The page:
The Funke TM250 mentioned previously is a dedicated 2.25” panel-mount traffic display unit with audio warning for Mode A/C/S, FLARM and ADS-B In.
PowerFLARM (offer a collection of devices with varying feature sets, some portable, some fixed install to feed their own dedicated CWS display or other manufacturer’s MFD. The highest spec unit have a built-in GPS and supports detection of Mode A/C/S, FLARM and ADS-B In plus FLARM transmission. Data outputs can be in FLARM NMEA format or Garmin TIS format.
Air-Avionics offer a very similar collection of devices to PowerFLARM, even using lots of common hardware but with their own software. The Air-Avionics top-end units; one 2.25” panel mount with built-in dedicated CWS screen; one fixed install with no screen, have a built-in GPS and support detection of Mode S, FLARM and ADS-B In plus FLARM transmission. Data outputs can be in FLARM NMEA format, Garmin TIS format or even ARINC429.
Both PowerFLARM and Air-Avionics can be connected to the Air-Avionics Air Connect unit that can be used to transmit traffic data via an in-cockpit wifi network for receipt and display on a tablet running a compatible app. Skydemon for instance has a dedicated mode it can be run in which overlays the traffic data on the moving map and even uses the GPS data fed via Air Connect.
Lots and lots of options! I’m sure there are other suppliers, particularly in the USA many of which are built on the US-only 978MHz UAT standard or dual UAT/1090MHz datalink standard.
Just to reiterate, nobody is being forced to spend any money on ADS-B or CWS of any form and, because it is early days for ADS-B at least in the UK spending money is not without some regulatory risk. If the uncertified GPS position data is not in the end permitted then the take-up of ADS-B Out will go VERY slowly if not stall in UK GA so ADS-B in only investments may have little to detect. The combined systems however would continue to give benefit albeit not offering the precision of ADS-B.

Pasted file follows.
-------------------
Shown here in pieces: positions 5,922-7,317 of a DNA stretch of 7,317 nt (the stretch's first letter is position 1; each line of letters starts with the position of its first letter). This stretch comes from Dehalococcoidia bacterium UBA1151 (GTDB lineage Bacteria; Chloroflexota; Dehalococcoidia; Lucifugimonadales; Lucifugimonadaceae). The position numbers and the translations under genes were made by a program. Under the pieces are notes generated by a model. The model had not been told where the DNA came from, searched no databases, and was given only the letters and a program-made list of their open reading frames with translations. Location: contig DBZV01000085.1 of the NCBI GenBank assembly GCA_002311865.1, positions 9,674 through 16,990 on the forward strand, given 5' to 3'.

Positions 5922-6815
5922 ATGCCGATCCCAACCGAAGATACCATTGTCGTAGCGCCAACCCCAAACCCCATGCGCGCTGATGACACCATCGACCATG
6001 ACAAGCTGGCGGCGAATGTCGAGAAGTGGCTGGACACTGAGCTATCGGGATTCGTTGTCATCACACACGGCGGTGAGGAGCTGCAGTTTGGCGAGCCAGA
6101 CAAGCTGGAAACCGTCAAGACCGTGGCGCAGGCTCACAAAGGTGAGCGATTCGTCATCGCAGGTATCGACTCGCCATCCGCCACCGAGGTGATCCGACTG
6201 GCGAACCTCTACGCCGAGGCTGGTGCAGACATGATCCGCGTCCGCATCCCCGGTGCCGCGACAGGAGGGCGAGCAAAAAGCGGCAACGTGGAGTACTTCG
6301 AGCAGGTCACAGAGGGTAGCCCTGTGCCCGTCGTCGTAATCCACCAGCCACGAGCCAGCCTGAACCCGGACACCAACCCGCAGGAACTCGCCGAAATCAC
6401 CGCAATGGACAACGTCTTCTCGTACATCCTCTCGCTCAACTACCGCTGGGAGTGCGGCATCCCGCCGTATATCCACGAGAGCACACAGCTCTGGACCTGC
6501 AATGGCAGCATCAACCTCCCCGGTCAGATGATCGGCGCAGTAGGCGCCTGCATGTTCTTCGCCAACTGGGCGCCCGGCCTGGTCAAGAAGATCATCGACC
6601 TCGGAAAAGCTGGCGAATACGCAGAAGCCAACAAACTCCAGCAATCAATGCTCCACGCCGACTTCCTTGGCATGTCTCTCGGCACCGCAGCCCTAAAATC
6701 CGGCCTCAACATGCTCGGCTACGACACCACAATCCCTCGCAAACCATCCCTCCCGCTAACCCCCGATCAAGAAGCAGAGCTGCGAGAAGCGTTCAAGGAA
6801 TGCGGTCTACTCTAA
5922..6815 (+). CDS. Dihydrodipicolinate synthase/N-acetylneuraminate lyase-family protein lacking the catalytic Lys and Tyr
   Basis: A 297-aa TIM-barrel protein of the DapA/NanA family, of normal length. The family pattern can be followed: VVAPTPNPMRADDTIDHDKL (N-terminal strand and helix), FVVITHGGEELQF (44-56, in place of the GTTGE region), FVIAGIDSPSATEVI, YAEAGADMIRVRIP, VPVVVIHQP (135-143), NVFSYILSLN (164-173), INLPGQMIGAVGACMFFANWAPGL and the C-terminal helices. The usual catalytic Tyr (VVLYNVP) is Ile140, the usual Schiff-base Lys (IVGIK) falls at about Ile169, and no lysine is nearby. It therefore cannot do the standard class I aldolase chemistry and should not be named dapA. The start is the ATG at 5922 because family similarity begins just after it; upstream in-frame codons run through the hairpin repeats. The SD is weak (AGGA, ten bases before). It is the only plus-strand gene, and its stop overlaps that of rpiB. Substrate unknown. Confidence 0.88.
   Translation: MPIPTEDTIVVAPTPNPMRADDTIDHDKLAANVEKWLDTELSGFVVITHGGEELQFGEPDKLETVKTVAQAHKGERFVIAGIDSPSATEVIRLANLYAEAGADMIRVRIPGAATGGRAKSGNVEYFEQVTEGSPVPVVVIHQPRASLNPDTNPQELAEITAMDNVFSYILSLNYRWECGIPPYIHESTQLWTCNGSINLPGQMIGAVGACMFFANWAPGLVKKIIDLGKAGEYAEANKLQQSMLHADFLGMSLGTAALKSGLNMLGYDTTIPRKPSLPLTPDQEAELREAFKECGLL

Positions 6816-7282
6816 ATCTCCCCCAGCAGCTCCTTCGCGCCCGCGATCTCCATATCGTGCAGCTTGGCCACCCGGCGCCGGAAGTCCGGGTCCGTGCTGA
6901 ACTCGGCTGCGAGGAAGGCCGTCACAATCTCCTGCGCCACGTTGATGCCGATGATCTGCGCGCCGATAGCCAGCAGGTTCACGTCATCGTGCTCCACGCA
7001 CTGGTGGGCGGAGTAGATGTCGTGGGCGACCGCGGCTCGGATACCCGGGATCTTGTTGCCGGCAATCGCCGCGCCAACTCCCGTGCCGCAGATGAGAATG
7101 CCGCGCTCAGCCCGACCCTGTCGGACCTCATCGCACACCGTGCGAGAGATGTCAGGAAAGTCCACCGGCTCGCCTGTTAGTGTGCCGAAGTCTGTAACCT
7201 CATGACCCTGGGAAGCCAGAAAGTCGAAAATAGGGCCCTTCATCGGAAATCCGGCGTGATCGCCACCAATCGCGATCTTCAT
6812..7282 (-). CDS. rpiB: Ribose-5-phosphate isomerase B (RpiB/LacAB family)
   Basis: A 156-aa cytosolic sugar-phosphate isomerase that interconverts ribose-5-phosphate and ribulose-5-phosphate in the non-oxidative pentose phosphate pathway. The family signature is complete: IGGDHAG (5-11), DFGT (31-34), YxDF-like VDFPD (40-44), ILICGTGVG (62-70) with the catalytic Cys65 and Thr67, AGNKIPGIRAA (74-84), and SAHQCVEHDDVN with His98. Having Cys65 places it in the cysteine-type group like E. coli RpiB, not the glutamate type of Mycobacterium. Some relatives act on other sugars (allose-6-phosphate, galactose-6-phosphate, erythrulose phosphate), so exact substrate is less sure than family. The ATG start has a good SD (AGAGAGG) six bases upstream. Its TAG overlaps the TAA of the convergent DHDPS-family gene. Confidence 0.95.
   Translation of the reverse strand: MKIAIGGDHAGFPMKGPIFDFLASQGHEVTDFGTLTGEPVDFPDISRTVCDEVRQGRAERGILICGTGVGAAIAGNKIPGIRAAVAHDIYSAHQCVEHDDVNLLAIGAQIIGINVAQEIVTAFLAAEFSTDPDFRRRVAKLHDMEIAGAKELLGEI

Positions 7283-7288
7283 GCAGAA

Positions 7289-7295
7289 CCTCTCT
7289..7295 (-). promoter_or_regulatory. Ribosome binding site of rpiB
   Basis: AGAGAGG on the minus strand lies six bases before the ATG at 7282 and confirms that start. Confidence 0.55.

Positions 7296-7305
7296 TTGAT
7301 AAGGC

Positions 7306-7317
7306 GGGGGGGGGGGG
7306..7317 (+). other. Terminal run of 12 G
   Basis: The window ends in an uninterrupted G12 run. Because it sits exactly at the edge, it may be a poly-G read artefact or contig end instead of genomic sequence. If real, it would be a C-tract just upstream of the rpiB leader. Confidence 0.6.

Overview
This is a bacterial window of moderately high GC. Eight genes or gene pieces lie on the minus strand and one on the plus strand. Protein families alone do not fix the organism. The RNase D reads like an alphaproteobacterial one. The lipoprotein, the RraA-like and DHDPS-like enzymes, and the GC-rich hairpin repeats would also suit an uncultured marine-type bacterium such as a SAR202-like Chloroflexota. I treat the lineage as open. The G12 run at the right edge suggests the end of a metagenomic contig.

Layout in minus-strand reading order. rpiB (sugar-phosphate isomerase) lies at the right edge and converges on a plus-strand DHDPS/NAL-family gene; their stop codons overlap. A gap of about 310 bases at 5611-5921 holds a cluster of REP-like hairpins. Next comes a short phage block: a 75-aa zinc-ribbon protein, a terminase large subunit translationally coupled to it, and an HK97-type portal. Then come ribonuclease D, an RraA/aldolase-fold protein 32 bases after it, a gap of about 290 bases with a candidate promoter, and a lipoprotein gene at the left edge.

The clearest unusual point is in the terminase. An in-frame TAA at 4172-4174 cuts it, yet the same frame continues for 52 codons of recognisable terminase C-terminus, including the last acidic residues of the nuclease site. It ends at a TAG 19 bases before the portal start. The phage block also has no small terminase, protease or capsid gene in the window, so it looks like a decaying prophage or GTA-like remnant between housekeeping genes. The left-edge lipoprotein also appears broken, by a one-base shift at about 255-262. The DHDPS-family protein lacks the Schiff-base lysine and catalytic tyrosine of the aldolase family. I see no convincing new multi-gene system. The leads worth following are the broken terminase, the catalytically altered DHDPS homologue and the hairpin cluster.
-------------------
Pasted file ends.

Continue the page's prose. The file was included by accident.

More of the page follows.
Personally I like having a CWS and like the idea of being as electronically conspicuous as I can be to as many as will set themselves up with CWS. I’m also going to paint my plane in dark colours to improve visual conspicuity too 🙂
Project Update: Tony Batchelar’s Aronica
Tony’s half restored Aeronca Chief took its first trip a couple of weeks ago when it was towed from the workshop at Ripe it’s been slowly coming back together in, to its new home at Swanbrough Farm Airfield.
With some ingenious use of planks, settee cushions, rope and gaffer-tape the wings were jury-rigged to the fuselage. Javid Azadi certainly knows his knots.
Tony Palmer had engineered a brilliant tow-fitting; a tow-ball socket fixed to a piece of angle iron. This was bolted on in place of the tail wheel and hefted on to the tow hook on the back of my Freelander.
I drove slowly, in a procession with Javid path-finding in front, and Tony nervously behind ready to collect any bits that came loose. We made several stops to check things were staying put – and remarkably they did. Even up the extremely rough track at the airfield. Everything went fine – right up to the point where we manhandled the aircraft into the hangar – and scraped a bit of a wing trailing edge on a roof girder! :-O There’s a lesson; don’t relax when you think it’s all done – it isn’t! The damage is tiny and won’t delay getting her in the air come the summer. (That’s right isn’t it Tony….)